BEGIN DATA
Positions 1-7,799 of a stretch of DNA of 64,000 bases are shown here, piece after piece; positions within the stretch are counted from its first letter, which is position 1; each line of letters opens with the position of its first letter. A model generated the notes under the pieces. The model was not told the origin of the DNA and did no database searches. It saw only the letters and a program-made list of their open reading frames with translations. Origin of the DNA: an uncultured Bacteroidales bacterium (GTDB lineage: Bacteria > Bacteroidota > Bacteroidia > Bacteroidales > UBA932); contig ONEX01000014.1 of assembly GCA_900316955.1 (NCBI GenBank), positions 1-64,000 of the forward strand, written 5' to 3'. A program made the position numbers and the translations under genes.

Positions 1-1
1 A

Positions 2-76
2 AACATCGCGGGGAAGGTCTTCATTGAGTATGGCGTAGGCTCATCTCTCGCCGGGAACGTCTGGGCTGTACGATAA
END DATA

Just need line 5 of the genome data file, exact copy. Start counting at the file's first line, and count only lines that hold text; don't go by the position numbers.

2 AACATCGCGGGGAAGGTCTTCATTGAGTATGGCGTAGGCTCATCTCTCGCCGGGAACGTCTGGGCTGTACGATAA